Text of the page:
If you aren’t familiar with these games yet, they are based on Jeff Smith’s award winning comic series. I’m going to start out by introducing you to the three main characters in the story which I described in a similar way for my review of The Great Cow Race:
Fone Bone is very sympathetic and generally quite nice. You can tell right from the beginning that he has been and will continue to be a negotiator between the other two Bones. Toward the end of this episode, Fone meets Thorn for the first time, and it is obvious that a bit of a crush has developed.
Smiley Bone is a happy character that probably isn’t the brightest bulb. A perfect comparison of Smiley to someone more familiar would be the legendary TV personality “Gomer Pyle.” Everything about this Bone reminded me of him. There isn’t actually much of Smiley in episode one, but the story introduces him.
Phoney Bone is a greedy, unmindful guy who always seems to stir up trouble. In this first episode, he is the primary reason these three bones have been run out of their hometown, and it doesn’t look as if his crabby attitude will be changing anytime soon.
The game begins on a desert cliff, where the three bone cousins seem to be stuck. How did they get there? Well, it’s really all Phoney’s fault. In a bid for the Mayoral seat of Boneville, Phoney decides to throw a brunch for all of Boneville by the river. After a bit of a mishap with a giant balloon and the distribution of spoiled prunes, everyone becomes enraged and chases the three Bones out of town. They have no map, no water, no food, and no Bear Grylls to help them. Atop the cliff, they do discover some sort of map but it seems to be drawn up by a child, and they don’t get much time to study it before a swarm of locusts is on their heels. All three cousins become separated in the calamity, each one eventually coming upon a great valley which they make their way down into.
The Bone series consists of fairly standard third-person adventure games with standard controls and inventory. They even threw in a help system, which will give you a series of hints if you are stuck, but it can be disabled for the more serious gamers. One of the best features of this series so far has to be the camera work, which is rare for a game played in the third-person perspective. I can’t tell you how many console ports I’ve played where the view becomes just plain terrible, but Telltale does it the right way. Your view is never obstructed, and the movement seems slow and controlled. Something that I found rather surprising compared to the first episode was the fact that I didn’t even notice the load times. In the second episode, they seemed a bit slower.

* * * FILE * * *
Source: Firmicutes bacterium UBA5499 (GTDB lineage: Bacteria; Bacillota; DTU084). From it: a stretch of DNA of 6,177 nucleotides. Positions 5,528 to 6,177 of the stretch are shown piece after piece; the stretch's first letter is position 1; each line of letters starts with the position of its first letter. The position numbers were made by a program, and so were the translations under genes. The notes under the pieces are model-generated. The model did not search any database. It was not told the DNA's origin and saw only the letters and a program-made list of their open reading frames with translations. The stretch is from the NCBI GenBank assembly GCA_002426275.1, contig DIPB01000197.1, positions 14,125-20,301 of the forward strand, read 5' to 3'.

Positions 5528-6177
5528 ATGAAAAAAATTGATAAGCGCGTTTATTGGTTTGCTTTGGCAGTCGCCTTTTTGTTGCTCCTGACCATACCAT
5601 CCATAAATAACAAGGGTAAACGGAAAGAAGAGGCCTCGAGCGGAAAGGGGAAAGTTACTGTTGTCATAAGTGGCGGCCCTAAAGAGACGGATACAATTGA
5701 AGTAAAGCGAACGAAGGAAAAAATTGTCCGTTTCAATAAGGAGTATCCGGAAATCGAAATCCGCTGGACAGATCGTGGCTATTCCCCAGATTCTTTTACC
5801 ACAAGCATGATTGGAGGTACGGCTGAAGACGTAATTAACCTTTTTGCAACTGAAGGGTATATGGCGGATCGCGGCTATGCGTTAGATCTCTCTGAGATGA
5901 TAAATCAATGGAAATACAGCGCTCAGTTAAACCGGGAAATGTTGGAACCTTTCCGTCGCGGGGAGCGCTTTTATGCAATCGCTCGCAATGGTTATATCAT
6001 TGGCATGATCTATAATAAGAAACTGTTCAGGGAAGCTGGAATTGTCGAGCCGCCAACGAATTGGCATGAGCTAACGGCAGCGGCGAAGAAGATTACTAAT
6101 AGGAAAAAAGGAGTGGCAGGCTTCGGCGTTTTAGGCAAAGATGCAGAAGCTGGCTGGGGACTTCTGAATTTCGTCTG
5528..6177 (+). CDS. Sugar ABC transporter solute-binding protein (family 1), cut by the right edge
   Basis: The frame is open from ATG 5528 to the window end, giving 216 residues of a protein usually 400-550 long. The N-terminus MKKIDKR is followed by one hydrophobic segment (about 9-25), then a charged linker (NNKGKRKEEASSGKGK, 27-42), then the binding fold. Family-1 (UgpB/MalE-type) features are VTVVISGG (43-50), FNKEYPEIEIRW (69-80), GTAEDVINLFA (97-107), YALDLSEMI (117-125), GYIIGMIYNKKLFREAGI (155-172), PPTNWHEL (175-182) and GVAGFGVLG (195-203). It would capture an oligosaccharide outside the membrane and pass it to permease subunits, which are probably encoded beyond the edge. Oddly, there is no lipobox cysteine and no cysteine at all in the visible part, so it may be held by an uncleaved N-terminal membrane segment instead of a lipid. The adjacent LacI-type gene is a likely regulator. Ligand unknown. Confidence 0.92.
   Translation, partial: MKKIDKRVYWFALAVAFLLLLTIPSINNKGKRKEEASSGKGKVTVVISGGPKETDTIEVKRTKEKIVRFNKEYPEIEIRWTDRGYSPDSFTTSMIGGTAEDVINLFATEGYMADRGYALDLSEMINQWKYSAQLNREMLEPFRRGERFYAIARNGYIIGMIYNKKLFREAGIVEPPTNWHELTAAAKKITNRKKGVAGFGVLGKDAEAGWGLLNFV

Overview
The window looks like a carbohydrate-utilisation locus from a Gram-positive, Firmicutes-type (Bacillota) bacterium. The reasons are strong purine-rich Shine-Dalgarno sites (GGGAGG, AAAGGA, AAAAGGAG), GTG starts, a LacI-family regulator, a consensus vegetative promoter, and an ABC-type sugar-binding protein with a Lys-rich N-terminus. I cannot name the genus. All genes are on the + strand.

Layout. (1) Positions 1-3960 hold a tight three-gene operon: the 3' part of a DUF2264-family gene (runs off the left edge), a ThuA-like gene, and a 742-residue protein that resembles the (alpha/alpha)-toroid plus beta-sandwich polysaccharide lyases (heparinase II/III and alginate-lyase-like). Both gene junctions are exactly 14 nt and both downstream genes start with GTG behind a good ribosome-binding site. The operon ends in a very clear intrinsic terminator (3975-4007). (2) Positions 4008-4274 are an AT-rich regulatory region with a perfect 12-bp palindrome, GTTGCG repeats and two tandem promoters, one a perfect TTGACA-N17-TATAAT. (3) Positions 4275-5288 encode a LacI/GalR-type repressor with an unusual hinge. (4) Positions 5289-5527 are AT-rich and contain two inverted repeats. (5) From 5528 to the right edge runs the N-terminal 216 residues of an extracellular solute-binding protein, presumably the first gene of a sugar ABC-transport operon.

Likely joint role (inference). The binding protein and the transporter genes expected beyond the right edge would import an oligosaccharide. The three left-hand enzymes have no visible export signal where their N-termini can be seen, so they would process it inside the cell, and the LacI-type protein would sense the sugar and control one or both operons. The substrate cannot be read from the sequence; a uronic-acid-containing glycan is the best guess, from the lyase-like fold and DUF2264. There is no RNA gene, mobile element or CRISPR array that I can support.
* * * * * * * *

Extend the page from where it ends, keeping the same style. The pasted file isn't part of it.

"One of the best features of this series so far has to be the camera work, which is rare for a game played in the third-person perspective."
While you get the chance to play as all three cousins in The Great Cow Race, in Out from Boneville you only play Fone and Phoney. This isn’t necessarily a bad thing, but I did find this episode to be quite short and I think one of the things that could have been done to extend the playing time would have been to give players an opportunity to play Smiley. The possibility of taking a different course through the valley’s woods might have fit well considering Fone and Phoney’s routes are basically the same.
While I thought the storyline was the strongpoint in The Great Cow Race, this episode didn’t seem to offer as much. I think the lack of character rotation and the similar routes, as I just mentioned above, are the main culprits here. The basic background is presented, you come to understand that there is some sort of evil lurking in the valley’s forest, the relationship between Thorn and Fone begins, and that’s about it.
"...this episode didn’t seem to offer as much."
The graphics are done in a 3D cartoon-like style that I believe fits perfectly for this adaptation. All of the characters look just like their comic book counterparts, giving you a chance to actually experience the story rather than read it.
I would like to reemphasize my positive thoughts on the sound and music in the Bone episodes at this point. While I think much of it was the same in the second episode, it is very well done, and the variety is what really keeps things fresh – it changes from scene to scene. Voice acting for most of the characters is also done quite well. From Ted the tiny leaf bug to the Great Red Dragon, each character truly takes on a unique personality which should work very well with this episodic series as we get deeper into the story. You actually get to play as Ted in a small portion of this episode; he has to be one of my favorite characters so far. The conversations among the rat creatures can get somewhat repetitive, but their ramblings about quiche and body fat are funny the first time you hear them.
This episode seems to be lacking quite a bit as far as the storyline and length are concerned. It should supposedly last about three hours, but it seemed even shorter than that to me; much too short, actually. I also found the hide-and-seek puzzle to be annoying the second time around with Phoney. The Great Cow Race is an improvement, and I have a feeling that the series could become very popular as more episodes are released. That being said, though, in order for an episodic series to work, Telltale needs to release the content at a faster pace – for example, the pace at which they are delivering Sam and Max.